Psych Rocker Roky Erikson’s Solo Career Gets A Reappraisal In New Book

True Love Cast Out All Evil: The Songwriting Legacy of Roky Erickson is arriving on November 15, 2021 through Texas A&M University Press to bring us a reappraisal of the man and his work from author Brian T. Atkinson. Atkinson’s other books with TAMU Press focus on Townes Van Zandt, Ray Wylie Hubbard, and Mickey Newbury.  

Atkinson explains his motivation for this new volume:

“Roky was one of Texas’ most original and unique singer-songwriters. His short time fronting the psychedelic rock pioneers the 13th Floor Elevators in the ’60s made him a cult legend, but his 50-year solo career that followed was barely noticed. Hopefully, this book will shine a light on that important and influential time in Texas music.”

More than 70 friends and disciples of Erickson’s provide perspective in the new book, including Henry Rollins, Creedence Clearwater Revival’s Stu Cook and Butthole Surfers’ King Coffey, as well as Meat Puppets’ Cris Kirkwood, Mogwai’s Stuart Braithwaite, the Black Angels’ Alex Maas and Okkervil River’s Will Sheff .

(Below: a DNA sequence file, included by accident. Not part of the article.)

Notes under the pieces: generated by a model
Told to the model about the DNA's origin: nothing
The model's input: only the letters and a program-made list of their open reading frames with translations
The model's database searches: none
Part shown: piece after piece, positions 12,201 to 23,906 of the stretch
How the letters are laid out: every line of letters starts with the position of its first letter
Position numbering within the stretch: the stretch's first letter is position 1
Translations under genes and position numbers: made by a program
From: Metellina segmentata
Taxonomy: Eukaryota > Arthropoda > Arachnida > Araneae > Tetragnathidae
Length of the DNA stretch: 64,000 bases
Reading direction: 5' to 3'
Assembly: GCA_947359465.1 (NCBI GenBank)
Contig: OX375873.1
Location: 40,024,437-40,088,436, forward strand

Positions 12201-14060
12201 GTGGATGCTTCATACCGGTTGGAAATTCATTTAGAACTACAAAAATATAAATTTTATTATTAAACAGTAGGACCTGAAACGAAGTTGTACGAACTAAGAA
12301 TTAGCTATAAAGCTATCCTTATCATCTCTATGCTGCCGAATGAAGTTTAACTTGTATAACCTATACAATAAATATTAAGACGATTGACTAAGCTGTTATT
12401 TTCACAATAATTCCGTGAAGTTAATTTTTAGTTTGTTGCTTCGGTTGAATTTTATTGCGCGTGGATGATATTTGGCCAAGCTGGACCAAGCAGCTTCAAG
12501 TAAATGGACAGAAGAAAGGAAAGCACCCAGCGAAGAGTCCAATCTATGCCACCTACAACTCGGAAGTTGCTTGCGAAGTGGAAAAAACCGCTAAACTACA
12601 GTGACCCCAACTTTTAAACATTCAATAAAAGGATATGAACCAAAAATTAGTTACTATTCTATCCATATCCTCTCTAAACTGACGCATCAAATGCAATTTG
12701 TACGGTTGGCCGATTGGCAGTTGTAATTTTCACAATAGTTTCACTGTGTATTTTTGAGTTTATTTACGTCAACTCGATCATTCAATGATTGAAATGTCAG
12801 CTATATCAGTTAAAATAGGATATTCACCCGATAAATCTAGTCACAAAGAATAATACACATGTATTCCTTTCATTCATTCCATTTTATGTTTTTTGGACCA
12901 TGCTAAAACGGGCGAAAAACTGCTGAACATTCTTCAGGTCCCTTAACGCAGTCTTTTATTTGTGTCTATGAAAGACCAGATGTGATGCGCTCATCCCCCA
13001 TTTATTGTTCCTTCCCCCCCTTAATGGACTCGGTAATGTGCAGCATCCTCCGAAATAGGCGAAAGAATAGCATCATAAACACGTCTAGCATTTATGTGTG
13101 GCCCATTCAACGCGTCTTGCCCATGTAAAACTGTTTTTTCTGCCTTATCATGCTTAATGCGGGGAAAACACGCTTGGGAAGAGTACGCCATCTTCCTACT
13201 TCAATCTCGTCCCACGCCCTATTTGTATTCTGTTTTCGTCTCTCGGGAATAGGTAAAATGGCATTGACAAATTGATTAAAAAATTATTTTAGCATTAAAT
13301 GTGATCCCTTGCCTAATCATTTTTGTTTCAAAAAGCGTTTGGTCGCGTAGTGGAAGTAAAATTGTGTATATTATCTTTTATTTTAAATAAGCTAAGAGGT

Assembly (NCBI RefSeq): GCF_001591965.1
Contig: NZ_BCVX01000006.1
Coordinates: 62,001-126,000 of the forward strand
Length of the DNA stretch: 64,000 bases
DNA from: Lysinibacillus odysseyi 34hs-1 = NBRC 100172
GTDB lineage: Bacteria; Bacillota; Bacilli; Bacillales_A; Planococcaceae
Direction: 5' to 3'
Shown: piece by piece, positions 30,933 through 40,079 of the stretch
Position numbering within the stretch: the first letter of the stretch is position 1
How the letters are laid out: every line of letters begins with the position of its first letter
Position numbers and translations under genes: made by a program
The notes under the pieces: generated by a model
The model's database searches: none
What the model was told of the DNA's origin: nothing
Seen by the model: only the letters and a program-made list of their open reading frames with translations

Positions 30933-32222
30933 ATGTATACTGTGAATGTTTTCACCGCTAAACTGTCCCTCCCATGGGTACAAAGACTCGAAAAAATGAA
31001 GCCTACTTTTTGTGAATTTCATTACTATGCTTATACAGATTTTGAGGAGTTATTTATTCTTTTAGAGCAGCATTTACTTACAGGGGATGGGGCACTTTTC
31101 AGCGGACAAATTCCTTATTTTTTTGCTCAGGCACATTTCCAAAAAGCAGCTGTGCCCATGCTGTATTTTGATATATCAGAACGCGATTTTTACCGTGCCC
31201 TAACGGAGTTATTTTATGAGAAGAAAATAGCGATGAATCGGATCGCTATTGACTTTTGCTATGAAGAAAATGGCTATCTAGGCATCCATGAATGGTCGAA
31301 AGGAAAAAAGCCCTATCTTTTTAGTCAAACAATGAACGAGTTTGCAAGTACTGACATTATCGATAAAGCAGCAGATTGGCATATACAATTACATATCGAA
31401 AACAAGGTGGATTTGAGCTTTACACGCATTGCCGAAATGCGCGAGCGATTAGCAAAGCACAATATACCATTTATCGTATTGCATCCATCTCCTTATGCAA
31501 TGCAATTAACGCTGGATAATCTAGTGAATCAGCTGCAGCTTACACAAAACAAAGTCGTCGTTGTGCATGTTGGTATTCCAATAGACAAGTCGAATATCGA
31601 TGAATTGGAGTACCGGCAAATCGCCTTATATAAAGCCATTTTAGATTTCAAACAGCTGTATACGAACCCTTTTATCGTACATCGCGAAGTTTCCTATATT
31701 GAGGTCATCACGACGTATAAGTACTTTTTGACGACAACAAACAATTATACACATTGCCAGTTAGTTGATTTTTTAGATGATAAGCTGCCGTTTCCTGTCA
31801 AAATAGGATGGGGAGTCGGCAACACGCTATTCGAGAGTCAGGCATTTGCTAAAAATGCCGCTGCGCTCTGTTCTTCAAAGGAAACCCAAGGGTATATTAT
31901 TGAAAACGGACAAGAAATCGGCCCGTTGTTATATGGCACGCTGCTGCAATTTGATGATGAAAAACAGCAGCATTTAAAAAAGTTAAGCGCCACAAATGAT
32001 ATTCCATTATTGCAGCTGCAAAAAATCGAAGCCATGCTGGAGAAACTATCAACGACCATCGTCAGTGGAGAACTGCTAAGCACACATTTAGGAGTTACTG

Coffey comments:

“Roky’s voice was undeniable. He screamed and yelled like great Texas blues singers — freaky, rocking, weird. Roky was a visionary singer and songwriter.”

For those unfamiliar, Erickson was an Austin-based singer-songwriter and psychedelic-drug enthusiast, however, as Atkins says in his introduction to the book, Erickson’s “transcendence came with a price” as he was “haunted for most of his life by mental illness”. His influence on Texas musicians was particularly evident, spanning multiple genres, and as ZZ Top frontman Billy Gibbons says in his foreword to the book, “He was out and out one of the wildest rock singers. Roky is revered.”

Along with insights by music journalists like Joe Nick Patoski and the recollections of friends and family members like brother Mikel Erickson, the new book includes the poetry and lyrics written by Erickson during his confinement at Rusk State Hospital in the late ’60s and early ’70s to portray accurately his “brilliant, troubled mind” and track his extensive influence, still felt today.